Manga artist Akira Toriyama, best known to the world as the creator of DRAGON BALL, passed away on March 1. He was 68 years old.

According to an official statement from his production company Bird Studio, the cause of Toriyama’s death was acute subdural hematoma.

Toriyama’s beloved DRAGON BALL series is one of the most renown comic universes in the world and is widely accredited with drawing new audiences to anime and Japanese pop culture at large. The lore, which was initially influenced by the Chinese novel Journey to the West and classic kung fu films, eventually morphed into a decades-long space epic. It bore countless superheroes such as Son Goku, Piccolo, and Vegeta, who brawled with intergalactic menaces for the fate of humanity.

Prior to founding DRAGON BALL in 1984, Toriyama had already risen as a household name from his 1980 comedy manga Dr. Slump, starring the zany Professor Senbei and his overpowered android girl Arale. Its four-year run in the serial publication Weekly Shonen Jump led to sales of over 35 million copies in Japan.

Toriayama’s success from DRAGON BALL dwarfs that of most literary works. It has sold over 350 million copies in over 40 countries, securing its spot as the second best-selling title from Weekly Shonen Jump, behind only One Piece by Eiichiro Oda. DRAGON BALL’s unwavering fandom has led to anime adaptations, several spin-offs, troves of merchandise, and even a feature-length live action Hollywood film in 2002.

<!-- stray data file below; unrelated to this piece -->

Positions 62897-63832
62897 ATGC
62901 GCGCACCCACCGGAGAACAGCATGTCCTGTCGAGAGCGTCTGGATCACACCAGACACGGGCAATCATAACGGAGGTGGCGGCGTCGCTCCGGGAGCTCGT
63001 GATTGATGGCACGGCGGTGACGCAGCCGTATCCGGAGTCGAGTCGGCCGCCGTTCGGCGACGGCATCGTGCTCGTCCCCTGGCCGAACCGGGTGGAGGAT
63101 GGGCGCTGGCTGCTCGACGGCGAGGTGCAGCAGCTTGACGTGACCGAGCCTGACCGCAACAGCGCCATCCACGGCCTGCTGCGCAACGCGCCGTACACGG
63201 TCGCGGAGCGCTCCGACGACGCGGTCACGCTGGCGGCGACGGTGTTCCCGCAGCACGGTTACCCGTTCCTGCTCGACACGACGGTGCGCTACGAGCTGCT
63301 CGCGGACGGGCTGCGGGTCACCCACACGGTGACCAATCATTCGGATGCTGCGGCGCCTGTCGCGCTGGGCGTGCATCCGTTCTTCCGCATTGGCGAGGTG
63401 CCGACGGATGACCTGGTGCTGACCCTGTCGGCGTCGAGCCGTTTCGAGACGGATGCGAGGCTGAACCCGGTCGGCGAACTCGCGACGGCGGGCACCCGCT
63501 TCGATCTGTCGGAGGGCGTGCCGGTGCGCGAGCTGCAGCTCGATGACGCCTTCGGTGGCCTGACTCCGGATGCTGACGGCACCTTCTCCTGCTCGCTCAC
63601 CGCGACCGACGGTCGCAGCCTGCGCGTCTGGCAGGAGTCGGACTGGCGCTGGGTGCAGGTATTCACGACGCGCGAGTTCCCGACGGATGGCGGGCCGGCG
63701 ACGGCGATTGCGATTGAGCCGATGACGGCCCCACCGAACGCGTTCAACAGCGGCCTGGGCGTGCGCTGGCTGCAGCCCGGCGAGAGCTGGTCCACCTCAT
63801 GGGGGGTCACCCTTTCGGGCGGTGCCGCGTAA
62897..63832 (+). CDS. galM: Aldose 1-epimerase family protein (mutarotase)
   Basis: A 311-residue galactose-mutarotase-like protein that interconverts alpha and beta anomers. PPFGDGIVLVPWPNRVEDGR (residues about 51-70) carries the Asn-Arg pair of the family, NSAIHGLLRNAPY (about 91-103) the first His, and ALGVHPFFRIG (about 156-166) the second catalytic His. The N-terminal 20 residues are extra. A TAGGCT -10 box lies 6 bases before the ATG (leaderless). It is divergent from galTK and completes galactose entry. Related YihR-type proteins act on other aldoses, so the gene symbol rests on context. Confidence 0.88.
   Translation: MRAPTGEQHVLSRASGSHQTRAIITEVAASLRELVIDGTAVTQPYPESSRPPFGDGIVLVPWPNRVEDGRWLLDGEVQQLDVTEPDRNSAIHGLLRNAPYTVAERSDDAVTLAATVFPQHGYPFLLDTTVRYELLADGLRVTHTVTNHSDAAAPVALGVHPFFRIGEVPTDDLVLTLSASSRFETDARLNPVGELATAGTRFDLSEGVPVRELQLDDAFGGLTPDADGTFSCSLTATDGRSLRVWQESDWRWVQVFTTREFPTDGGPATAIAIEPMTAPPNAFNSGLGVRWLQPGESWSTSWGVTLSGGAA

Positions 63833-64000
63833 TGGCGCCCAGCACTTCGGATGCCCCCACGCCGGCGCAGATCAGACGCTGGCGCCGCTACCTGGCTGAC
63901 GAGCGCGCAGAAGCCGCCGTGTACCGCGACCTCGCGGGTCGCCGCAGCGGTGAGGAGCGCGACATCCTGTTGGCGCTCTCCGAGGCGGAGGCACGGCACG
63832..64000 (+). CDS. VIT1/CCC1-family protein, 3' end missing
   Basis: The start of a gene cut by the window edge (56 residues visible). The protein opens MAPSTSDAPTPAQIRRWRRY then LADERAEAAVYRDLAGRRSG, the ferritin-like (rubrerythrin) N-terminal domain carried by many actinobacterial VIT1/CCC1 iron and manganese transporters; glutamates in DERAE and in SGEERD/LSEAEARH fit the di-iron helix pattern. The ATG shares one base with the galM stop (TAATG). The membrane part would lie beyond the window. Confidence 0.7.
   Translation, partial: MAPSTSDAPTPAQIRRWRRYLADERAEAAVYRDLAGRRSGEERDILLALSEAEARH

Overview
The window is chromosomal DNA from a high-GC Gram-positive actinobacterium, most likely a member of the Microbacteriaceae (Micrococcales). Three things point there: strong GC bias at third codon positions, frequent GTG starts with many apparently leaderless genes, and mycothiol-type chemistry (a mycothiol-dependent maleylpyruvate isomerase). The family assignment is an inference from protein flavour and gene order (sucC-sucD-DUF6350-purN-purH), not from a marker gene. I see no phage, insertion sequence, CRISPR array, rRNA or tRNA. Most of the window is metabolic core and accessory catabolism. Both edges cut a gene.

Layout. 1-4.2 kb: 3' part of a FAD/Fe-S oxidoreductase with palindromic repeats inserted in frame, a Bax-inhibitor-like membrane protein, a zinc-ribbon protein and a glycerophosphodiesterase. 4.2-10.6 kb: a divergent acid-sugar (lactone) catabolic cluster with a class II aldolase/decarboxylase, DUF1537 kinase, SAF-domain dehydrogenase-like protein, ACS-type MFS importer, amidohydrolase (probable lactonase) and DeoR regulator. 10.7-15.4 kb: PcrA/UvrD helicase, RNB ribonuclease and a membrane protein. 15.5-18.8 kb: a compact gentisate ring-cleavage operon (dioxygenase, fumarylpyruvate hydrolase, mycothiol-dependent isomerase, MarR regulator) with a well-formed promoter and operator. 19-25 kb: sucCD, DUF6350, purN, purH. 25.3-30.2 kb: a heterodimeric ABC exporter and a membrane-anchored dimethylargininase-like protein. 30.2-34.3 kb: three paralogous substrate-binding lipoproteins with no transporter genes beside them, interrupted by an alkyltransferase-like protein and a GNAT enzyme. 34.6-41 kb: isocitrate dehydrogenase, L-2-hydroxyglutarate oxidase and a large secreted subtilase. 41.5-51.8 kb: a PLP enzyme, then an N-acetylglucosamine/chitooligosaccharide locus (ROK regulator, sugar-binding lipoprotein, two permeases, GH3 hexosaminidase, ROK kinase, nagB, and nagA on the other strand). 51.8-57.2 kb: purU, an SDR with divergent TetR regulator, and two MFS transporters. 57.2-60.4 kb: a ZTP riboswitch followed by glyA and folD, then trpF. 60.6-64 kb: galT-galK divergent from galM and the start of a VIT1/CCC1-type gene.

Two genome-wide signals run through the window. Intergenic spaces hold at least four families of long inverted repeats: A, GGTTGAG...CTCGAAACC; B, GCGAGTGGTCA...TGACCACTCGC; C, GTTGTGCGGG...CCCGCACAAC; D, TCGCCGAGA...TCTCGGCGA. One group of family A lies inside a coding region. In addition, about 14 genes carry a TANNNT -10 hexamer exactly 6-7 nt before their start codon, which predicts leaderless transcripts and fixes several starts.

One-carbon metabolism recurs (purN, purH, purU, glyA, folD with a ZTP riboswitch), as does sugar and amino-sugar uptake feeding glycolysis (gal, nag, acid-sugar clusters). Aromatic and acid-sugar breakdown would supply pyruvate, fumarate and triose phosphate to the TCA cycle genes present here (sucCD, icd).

Beyond manga, Toriyama also contributed artwork for video game titles such as the 1995 role playing game CHRONO TRIGGER and the equally popular DRAGON QUEST franchise, both lauded as hallmarks in gaming design. Manga artists, such as Masashi Kishimoto of Naruto, Tite Kubo of BLEACH, Tatsuki Fujimoto of Chainsaw Man, Koyoharu Gotouge of Demon Slayer: Kimetsu no Yaiba, and Hirohiko Araki of Jojo’s Bizarre Adventure, have referenced Toriyama as their source of timeless inspiration.

Toriyama’s death marks a tragic loss for fans across the world who fell in love with his iconic artistry and storytelling. He will be remembered by a private funeral service among his family and relatives and through the legacy he built over the past 40 years.

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